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2021 Non-tender candidate: A.J. Cole

Will one of the more reliable if unheralded members of the 2020 bullpen be back?

MLB: Spring Training-Baltimore Orioles at Toronto Blue Jays Mary Holt-USA TODAY Sports

Wednesday, December 2nd is the deadline for MLB teams to tender 2021 contracts to players without contracts under team control. The Blue Jays have a small class of arbitration eligibles this year, with Teoscar Hernandez a complete lock and Ross Stripling a virtual guarantee to be tendered a contract, so we’ll look at the cases of others for whom that’s not the case leading into the deadline.

Background: Signed as a minor league free agent in November 2019, contract selected when season began in July; career 0.6 fWAR / 0,5 bWAR in 197.1 innings. Former top prospect now entering age 29 as a full-time short reliever for three years.

2020 production: 3.09 ERA and 4.28 FIP in 23.1 innings; 0.3 fWAR / 1.0 bWAR.

2021 projections: 5.00 ERA/5.06 ERA by Steamer; 4.81 ERA and 4.74 FIP by ZiPS (including partial starting role which is out of the question at this point), 4.28 ERA by Marcel

Status: 3.124 years of service, $850,000 platform year salary, out-of-options

2021 MLBTR Salary Projection: $800,000 to 1.1-million

Estimated likelihood of tender: 33%

Cole was one of six Blue Jays relievers who threw 20 innings in 2020; his 3.09 ERA was the third best among those. He was a solid if unspectacular option of out the bullpen, and with 19 scoreless outings out of 24, generally one of the more reliable.

With a 2021 bullpen that otherwise consists right now of Rafael Dolis, Jordan Romano, perhaps Julian Merryweather and a lot of question marks, at first glance it would seem pretty straightforward to bring Cole back given a modest commitment. His underlying metrics and the broader dynamics or the market and roster however make it at best a close call.

While the headline run production numbers were excellent, Cole’s his FIP was merely mediocre and 5.20 xFIP replacement level. The explanation is an obvious one, as he posted a career low .254 BABIP. These things tend to heavily mean revert, though it’s not to say he was merely lucky. With a lot of popups and very low rate of “hard hit” and “barreled” balls by Statcast, it was earned via generating weak contact.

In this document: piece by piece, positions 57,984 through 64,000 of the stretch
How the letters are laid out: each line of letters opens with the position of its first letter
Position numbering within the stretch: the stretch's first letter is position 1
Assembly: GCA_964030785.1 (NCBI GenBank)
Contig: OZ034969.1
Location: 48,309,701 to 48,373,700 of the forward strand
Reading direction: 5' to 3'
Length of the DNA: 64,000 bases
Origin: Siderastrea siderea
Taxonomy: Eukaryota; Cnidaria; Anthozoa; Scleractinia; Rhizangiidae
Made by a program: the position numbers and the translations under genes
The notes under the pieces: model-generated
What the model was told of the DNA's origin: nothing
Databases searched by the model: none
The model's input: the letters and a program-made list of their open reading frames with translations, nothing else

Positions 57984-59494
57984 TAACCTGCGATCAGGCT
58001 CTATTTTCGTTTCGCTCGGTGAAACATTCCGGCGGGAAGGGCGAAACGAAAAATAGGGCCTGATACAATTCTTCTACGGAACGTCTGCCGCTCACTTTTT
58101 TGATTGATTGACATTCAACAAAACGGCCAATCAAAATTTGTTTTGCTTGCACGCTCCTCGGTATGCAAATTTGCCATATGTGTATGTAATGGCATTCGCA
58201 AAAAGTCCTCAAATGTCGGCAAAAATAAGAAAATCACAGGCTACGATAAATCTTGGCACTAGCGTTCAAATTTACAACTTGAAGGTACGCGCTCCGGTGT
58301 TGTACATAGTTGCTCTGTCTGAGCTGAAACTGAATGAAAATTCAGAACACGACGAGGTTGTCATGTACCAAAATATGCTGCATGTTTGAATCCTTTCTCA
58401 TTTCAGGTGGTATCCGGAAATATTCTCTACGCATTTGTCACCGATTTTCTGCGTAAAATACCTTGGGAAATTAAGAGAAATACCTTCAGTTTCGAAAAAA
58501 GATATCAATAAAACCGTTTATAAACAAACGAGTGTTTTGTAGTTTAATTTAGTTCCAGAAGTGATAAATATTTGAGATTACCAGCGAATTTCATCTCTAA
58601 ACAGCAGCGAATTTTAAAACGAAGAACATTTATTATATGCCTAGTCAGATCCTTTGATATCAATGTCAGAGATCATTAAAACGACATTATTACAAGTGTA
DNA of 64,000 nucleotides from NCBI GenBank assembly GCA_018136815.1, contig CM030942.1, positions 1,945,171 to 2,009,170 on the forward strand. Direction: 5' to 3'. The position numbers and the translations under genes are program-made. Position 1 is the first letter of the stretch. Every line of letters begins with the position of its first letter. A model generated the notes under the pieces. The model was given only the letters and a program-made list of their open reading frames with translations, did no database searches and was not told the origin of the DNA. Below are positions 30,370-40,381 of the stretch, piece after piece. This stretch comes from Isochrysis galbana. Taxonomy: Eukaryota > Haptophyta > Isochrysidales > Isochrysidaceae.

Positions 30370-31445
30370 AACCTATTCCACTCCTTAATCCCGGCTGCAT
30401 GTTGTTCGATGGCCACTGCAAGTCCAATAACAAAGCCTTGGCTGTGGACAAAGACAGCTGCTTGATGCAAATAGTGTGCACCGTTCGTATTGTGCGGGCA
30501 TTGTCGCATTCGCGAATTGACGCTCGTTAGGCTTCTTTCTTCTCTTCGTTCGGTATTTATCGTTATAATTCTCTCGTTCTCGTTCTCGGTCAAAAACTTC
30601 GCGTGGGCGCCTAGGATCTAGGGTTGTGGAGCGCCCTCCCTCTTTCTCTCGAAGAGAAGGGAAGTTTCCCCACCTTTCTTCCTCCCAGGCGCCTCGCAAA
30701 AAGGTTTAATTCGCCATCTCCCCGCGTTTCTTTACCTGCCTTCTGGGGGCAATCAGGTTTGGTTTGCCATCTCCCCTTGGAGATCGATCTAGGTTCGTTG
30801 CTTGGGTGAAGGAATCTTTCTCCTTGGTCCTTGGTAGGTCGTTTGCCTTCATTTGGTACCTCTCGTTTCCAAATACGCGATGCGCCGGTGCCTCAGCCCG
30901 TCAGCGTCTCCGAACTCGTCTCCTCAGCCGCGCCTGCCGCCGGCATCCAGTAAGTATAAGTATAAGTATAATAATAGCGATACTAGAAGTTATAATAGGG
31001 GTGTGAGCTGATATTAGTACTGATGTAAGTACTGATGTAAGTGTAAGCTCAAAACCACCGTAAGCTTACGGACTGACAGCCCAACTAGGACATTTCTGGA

The more pressing issue is that his strikeout rate fell to a below average 21% from 27% in 2018-19 as a reliever. Both are smallish samples with less than 100 innings combined, but Cole has always had tenuous control and to be a productive reliever if he’s not striking guys out then he’s entirely reliant on suppressing contact. That’s inherently a more volatile game, but more critically, 2020 is really the only year he’s shown the ability to do so.

There have been some changes to his pitch mix. The main stuff has been pretty constant, his fastball averaging around 94 MPH as a reliever, roughly MLB average. He’s leans very heavily on his mid-80s slider, using it more 40% annually and up to 45% last year making it actually his most common offering. The main difference is that as he moved to the bullpen he shelved his curve. In 2020, he mixed in a high-80s cutter to give him something in between his straight fastball and slider.

Whatever one makes of the above taken together, it’s the bigger picture that may be more determinative. The Blue Jays are pursing additional starting pitching, need to upgrade the bullpen as well and so undoubtedly will add a couple relievers as well. The 40-man is full and with 22 pitchers already and relatively few obvious fringe candidates to remove, needed spots are going to have to come from somewhere.

The even broader context is the expectation of a coming league-wide wave of non-tenders next week, partly driven by recent trends of maximizing flexibility but also the economic factors related to pandemic considerations. In some sense, this can become a self-reinforcing process, where the expectation of excess supply drives down the market to where it makes less sense to tender players, creating even more supply.

In any event, the bottom line for the Jays is that there’s about to be a market rife with compelling buys for a team with some money to spend, even if the monetary cost isn’t much, it makes little sense to tie up roster spots now. A non-tender would not rule out bringing Cole back, and based on how things have shaken out in recent years, it wouldn’t be surprising it he ended up with another minor league deal.

Finally, in terms of predictive factors it’s worth noting that just last winter, coming off a decent 3.81 ERA / 3.83 FIP season over 26 innings with Cleveland, Cole was sent outright off the 40-man right after the season to become a free agent. He then had to settle for a minor league deal, though the fact that he signed earlier suggests the Jays were aggressively interested and likely given assurances he had the inside track at a major league job.

All told, I think it’s more more likely than not Cole is non-tendered a week from now, but it wouldn’t be a shock if we were kept around.


Should the Blue Jays tender a 2021 contract to A.J. Cole?

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